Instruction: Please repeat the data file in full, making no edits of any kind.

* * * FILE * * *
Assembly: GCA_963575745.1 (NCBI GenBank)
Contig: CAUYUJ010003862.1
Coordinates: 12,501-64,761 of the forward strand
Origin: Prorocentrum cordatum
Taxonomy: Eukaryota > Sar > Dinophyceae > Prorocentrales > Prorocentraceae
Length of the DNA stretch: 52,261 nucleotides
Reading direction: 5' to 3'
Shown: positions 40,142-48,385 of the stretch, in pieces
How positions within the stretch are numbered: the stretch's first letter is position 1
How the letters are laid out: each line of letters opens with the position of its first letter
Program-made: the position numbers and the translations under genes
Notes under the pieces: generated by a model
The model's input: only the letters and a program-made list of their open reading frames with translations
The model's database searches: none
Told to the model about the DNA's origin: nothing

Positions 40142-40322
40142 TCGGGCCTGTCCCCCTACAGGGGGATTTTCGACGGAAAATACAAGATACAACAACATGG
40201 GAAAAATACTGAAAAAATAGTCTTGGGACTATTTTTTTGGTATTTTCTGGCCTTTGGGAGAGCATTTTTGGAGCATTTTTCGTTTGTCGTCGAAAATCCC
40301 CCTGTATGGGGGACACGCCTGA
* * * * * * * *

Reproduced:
Assembly: GCA_963575745.1 (NCBI GenBank)
Contig: CAUYUJ010003862.1
Coordinates: 12,501-64,761 of the forward strand
Origin: Prorocentrum cordatum
Taxonomy: Eukaryota > Sar > Dinophyceae > Prorocentrales > Prorocentraceae
Length of the DNA stretch: 52,261 nucleotides
Reading direction: 5' to 3'
Shown: positions 40,142-48,385 of the stretch, in pieces
How positions within the stretch are numbered: the stretch's first letter is position 1
How the letters are laid out: each line of letters opens with the position of its first letter
Program-made: the position numbers and the translations under genes
Notes under the pieces: generated by a model
The model's input: only the letters and a program-made list of their open reading frames with translations
The model's database searches: none
Told to the model about the DNA's origin: nothing

Positions 40142-40322
40142 TCGGGCCTGTCCCCCTACAGGGGGATTTTCGACGGAAAATACAAGATACAACAACATGG
40201 GAAAAATACTGAAAAAATAGTCTTGGGACTATTTTTTTGGTATTTTCTGGCCTTTGGGAGAGCATTTTTGGAGCATTTTTCGTTTGTCGTCGAAAATCCC
40301 CCTGTATGGGGGACACGCCTGA